Adaptive Support for Connection Making among Multiple Representations
To succeed in STEM, students need two types of representational competencies; the ability to conceptually make sense of visual representations and perceptual fluency (similar to fluency in a language). We know little about how conceptual and perceptual competencies interact. Studies in chemistry courses at UW-Madison and Madison College address this question. Based on the results, we develop an educational technology that adapts to the individual's learning of these competencies: Chem Tutor. Funded by NSF DUE 1611782 (IUSE).
Modeling Perceptual Fluency with Visual Representations
STEM learning builds on perceptual fluency: the ability to “see” visual information implicitly and effortlessly. Common instruction focuses on explicit learning processes but cannot assess implicit processes that yield perceptual fluency and hence cannot adapt to students' perceptual fluency. To address this issue, studies test how students and experts perceive visual representations. Based on the results, we design perceptual fluency activities that use machine learning to adapt to students' needs. Funded by NSF IIS 1623605 (Cyberlearning).
Intelligent Blending of Physical and Virtual Representations
Physical and virtual representations have complementary benefits. Effective combinations of these representation modes depend on topic-specific conceptual and embodied knowledge. Hence, effective combinations are likely too complex for instructors to achieve without support. We investigate how physical and virtual representations complement one another. Results will inform the development of a an adaptive educational technology that intelligently blends physical and virtual representations. Funded by NSF IIS 1651781 (CAREER).
Learning with visual representations is socially mediated: students often collaboratively make sense of visual representations. We investigate how collaboration can enhance the effectiveness of representation support offered by educational technologies, while also using educational technologies to support effective collaboration. Studies in chemistry courses test how to use the cognitive model of Chem Tutor to identify individual misconceptions and to prompt students to collaboratively discuss mistakes resulting from these misconceptions.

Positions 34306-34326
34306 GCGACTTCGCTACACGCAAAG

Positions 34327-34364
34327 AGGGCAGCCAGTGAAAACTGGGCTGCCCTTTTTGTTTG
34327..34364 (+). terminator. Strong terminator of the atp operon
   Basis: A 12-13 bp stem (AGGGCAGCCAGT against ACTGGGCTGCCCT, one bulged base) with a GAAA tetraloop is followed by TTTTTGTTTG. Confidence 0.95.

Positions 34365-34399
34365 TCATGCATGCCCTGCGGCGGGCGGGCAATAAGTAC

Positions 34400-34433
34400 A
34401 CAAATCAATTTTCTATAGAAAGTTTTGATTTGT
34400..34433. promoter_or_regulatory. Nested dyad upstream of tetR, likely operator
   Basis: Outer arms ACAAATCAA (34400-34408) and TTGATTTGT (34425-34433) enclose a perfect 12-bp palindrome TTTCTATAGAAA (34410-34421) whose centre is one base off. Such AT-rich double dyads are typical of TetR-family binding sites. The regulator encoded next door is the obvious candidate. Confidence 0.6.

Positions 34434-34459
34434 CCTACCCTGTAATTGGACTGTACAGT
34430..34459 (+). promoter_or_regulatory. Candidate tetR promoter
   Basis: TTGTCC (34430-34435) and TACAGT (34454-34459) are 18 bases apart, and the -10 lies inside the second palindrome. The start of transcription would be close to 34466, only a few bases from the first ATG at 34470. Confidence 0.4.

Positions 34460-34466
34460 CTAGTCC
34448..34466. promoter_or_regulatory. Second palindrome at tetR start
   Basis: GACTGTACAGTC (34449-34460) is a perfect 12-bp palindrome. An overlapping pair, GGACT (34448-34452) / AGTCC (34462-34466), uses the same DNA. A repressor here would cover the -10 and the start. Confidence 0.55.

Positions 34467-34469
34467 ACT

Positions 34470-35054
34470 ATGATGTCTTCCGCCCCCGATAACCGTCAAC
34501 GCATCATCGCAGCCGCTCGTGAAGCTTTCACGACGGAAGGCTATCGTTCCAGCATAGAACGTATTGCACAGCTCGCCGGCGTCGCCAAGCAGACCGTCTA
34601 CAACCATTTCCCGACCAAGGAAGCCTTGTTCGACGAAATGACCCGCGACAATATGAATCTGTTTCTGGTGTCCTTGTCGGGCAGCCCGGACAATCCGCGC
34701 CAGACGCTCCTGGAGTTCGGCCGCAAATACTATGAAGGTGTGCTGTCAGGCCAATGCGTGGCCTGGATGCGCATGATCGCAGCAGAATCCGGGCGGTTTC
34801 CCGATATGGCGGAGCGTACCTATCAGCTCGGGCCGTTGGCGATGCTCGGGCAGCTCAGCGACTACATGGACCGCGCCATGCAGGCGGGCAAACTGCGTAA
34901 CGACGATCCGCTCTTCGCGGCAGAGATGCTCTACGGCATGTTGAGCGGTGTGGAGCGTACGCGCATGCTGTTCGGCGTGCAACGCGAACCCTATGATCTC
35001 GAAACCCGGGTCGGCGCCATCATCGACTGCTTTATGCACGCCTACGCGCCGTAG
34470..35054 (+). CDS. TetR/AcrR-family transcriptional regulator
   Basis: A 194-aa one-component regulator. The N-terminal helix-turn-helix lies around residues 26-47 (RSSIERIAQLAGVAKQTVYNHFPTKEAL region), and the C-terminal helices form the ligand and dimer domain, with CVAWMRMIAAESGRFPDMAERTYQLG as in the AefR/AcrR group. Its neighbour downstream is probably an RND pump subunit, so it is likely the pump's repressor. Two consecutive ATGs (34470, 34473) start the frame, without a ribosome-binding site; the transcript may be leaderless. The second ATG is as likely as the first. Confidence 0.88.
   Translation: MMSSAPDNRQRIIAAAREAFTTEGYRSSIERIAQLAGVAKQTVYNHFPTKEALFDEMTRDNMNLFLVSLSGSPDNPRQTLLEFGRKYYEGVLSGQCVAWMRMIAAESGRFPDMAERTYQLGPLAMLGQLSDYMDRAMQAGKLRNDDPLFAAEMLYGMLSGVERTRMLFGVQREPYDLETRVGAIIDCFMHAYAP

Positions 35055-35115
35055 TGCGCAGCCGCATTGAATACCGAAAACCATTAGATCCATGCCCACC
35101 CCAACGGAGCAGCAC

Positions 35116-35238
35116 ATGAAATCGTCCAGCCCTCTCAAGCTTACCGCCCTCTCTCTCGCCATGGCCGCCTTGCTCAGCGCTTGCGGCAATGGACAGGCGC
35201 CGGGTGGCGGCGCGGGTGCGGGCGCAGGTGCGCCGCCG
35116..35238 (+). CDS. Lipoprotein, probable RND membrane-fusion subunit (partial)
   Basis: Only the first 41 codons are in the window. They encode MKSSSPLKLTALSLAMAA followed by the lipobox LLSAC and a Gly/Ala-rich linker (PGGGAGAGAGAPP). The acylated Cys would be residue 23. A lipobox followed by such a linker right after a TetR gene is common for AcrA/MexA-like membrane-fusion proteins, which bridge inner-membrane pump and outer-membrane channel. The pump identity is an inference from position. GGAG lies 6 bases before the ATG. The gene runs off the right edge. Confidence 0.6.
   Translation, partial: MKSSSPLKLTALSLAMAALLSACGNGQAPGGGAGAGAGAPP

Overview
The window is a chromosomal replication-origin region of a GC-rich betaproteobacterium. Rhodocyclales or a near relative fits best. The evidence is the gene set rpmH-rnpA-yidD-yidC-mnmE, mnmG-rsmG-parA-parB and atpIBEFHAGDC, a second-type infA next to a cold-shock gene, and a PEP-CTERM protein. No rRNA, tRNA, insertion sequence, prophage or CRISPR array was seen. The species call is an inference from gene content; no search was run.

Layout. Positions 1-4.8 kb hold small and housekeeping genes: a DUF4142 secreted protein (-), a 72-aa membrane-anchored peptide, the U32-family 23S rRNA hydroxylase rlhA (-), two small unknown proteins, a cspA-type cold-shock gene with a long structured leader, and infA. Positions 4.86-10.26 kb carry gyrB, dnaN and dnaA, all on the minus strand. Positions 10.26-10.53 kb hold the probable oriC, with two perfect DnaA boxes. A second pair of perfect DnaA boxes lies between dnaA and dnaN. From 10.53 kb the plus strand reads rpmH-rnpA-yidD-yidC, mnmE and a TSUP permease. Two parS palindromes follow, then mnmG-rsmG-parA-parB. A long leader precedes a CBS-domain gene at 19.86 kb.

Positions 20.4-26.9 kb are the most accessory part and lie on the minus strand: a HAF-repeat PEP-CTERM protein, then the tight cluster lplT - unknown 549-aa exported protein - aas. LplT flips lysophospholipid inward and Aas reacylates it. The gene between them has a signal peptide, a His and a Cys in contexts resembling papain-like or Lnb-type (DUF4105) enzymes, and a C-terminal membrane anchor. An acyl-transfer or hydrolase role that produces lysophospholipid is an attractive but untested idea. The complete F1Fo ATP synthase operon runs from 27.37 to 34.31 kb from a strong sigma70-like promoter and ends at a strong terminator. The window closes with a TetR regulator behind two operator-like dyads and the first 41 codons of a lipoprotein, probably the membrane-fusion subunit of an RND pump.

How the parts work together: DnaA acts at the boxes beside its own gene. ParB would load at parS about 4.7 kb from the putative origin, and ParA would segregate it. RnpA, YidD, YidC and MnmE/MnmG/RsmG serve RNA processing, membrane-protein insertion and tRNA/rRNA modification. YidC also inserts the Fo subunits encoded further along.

Drawing in Educational Technologies
Educational technologies typically support conceptual learning processes by asking students to verbally explain concepts. When students work with visual representations, they may engage in visual rather than verbal processes. Drawing is an effective learning strategy, but we know little about how drawing helps students' learning with conventional representations. We investigate whether asking students to draw their own representations enhances the effectiveness of an educational technology that focuses on representational competencies.
Leveraging the Rational Brain
Neuro-science studies show that we are born with perceptual knowledge about magnitudes. We investigate how we can activate this perceptual knowledge using visual representations that students cannot count. Studies with elementary-school students investigate how to help students connect perceptual knowledge to conceptual knowledge about commonly used fractions representations. Based on the results, we develop a new version of the Fractions Tutor that leverages students' implicit perceptual knowledge to help them learn fractions.